When the season started the majority of fans, media, analysts and even small time bloggers, like me, all thought that if the Bears can just show up with a league average NFL offense the Bears defense should carry the rest of the team into the post season in 2018. Well, don’t look now but the Bears are ranked 11th in the league in yards gained at 380.7 per game. Just behind this past Sundays opponent the New England Patriots and just ahead of the Detroit Lions. What? Yards don’t matter? It’s about the points you say? Well, they are currently ranked 6th in the league with a 28.3 points a game average.
This narrative was especially so given the great start the defense got off to in the first 4 games. Of course, you still had that fourth quarter eye sore against the Packers in that 4 game stretch but we’ll get back to that later. Point being, the offense is contributing plenty to the team for it to remain contenders throughout the season for the post season. Probably not good enough to beat teams like the Rams, Patriots and Chiefs but aside from those 3 teams I don’t see one team the Bears can’t hang in there with right now with this offenses contributions. Sure, his last game was sub-par if you’re holding this team and their starting Quarterback to a playoff standard. However, it’s clear Mitch Trubisky looks like he’s developing into a solid if not special Quarterback right before our very eyes.
With all this offensive progression so early in the offenses inception the defense should be the rock steady if not spectacular phase of this team. There is no learning curve here. This defensive staff and most of it’s personnel is now in their 4th year together. They also have gotten roster upgrades in Kahlil Mack, Aaron Lynch, and have gotten early significant contributions from draft picks Roquan Smith and Bilal Nichols. There are younger players who have developed into better players like Roy Robertson-Harris, Eddie Jackson and Eddie Goldman. Factoring all this in with the fact the Bears were actually ranked in the top ten in many important categories In 2017, and the fact they’ve actually taken the ball away, one should expect to see increased defensive production. Dare I say significant more production. Opposed to the previous 3 seasons under Vic Fangio and this defensive coaching staff. There is no way the Bears should be 3-3 at this moment.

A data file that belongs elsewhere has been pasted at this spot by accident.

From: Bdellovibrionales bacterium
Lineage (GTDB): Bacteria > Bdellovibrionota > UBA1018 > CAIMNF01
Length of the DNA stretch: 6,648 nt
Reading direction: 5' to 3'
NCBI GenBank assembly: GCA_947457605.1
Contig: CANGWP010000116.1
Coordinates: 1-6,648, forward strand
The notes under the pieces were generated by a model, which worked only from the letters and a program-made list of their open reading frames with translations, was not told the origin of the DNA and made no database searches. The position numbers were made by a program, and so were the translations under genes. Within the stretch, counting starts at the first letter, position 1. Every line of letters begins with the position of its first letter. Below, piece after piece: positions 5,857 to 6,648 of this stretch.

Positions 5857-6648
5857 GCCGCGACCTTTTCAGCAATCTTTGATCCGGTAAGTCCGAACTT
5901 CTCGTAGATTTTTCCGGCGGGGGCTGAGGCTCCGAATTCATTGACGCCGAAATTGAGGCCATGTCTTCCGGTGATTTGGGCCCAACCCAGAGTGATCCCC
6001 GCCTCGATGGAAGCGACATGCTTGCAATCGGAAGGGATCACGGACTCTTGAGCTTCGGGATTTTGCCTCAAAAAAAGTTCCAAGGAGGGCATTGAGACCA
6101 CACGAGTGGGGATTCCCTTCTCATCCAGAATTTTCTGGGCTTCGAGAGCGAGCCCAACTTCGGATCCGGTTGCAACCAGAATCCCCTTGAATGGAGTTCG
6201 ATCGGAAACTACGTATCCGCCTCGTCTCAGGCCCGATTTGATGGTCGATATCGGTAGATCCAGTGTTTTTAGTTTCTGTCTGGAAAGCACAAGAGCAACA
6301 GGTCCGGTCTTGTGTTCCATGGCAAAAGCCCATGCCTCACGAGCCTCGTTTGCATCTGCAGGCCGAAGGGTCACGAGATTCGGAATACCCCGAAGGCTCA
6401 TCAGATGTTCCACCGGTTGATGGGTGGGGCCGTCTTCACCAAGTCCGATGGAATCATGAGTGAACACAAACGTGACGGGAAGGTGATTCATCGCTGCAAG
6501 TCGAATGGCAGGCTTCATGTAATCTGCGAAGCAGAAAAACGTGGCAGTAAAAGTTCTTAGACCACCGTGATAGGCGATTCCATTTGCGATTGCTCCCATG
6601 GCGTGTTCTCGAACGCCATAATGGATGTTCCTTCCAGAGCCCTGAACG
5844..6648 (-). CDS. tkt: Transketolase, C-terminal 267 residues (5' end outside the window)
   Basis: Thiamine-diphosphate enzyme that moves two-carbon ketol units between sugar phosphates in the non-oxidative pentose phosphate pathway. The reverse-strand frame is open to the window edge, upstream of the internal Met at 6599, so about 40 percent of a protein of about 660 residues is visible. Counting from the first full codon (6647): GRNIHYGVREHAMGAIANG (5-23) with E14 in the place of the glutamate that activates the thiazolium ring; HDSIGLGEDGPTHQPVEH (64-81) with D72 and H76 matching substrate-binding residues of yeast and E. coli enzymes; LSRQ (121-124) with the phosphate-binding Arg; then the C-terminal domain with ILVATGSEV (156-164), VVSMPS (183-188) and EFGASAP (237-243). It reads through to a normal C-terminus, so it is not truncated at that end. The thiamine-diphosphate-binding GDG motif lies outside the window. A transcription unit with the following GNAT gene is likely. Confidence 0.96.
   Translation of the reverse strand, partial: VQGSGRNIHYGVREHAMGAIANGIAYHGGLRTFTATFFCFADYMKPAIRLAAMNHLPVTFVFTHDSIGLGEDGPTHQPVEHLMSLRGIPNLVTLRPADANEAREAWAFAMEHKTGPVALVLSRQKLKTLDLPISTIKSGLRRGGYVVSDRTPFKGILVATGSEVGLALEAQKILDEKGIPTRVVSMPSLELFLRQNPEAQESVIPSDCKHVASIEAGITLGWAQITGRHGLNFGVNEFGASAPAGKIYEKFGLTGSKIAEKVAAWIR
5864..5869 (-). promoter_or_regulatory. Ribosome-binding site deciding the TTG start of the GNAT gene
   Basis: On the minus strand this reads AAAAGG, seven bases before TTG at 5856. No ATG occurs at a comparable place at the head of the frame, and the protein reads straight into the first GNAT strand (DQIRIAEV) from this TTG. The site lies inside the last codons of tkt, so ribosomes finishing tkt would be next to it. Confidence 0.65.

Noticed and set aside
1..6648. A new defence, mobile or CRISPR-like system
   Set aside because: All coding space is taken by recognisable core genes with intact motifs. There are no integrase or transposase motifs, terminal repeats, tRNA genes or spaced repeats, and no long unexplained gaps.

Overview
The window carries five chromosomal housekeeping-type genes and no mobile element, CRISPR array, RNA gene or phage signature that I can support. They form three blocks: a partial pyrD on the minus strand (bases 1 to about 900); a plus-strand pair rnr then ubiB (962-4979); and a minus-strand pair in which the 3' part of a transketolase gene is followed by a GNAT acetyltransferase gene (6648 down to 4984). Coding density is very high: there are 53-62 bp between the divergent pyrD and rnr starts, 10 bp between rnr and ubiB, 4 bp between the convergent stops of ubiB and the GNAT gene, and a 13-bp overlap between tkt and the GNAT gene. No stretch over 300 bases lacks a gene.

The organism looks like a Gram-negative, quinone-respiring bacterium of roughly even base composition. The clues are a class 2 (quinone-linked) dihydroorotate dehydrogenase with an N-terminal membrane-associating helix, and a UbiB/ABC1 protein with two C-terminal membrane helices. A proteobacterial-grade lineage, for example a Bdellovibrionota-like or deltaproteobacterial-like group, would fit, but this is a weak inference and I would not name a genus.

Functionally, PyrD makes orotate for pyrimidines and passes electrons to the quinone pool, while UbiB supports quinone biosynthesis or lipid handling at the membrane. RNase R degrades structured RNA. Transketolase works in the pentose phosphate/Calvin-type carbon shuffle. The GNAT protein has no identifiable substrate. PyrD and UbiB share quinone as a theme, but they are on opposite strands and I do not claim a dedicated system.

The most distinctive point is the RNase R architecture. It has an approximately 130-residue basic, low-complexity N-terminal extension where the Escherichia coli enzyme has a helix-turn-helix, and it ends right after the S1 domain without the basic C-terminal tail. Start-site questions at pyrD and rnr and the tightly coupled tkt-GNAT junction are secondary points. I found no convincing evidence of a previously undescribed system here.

There’s a case to be made for the Bears possibly being 6-0 if the defense held up their end of the bargain. And here is where I’m going to go in on Fangio and his rigid way of thinking.
We’ll start off with loss number one. The Bears spotted the defense a 20 point lead all the way up to the midway point of the third quarter when the Packers finally got on the board with a field goal. Here, in game one is when you see the first signs of a now continuing trend in how Fangio approaches his game planning, in game adjustments and in use (or lack thereof ) of his personnel.
With a hobbled Aaron Rodgers who was carted off in the first half when a Bears lineman landed on his extended knee the Packers adjusted at the half to slow down the rush by going to a quick passing game. When Rodgers returned to start the second half after treatment on his knee at halftime, Rodgers consistently got rid of the ball in just under 3 seconds per average drop back. That’s when the Packers started moving the ball. While this was happening, Fangio decided to play soft zone coverage and stick to a basic 4 man and even in some cases a 3 man pass rush. Of course this played right into what the Packers were trying to accomplish.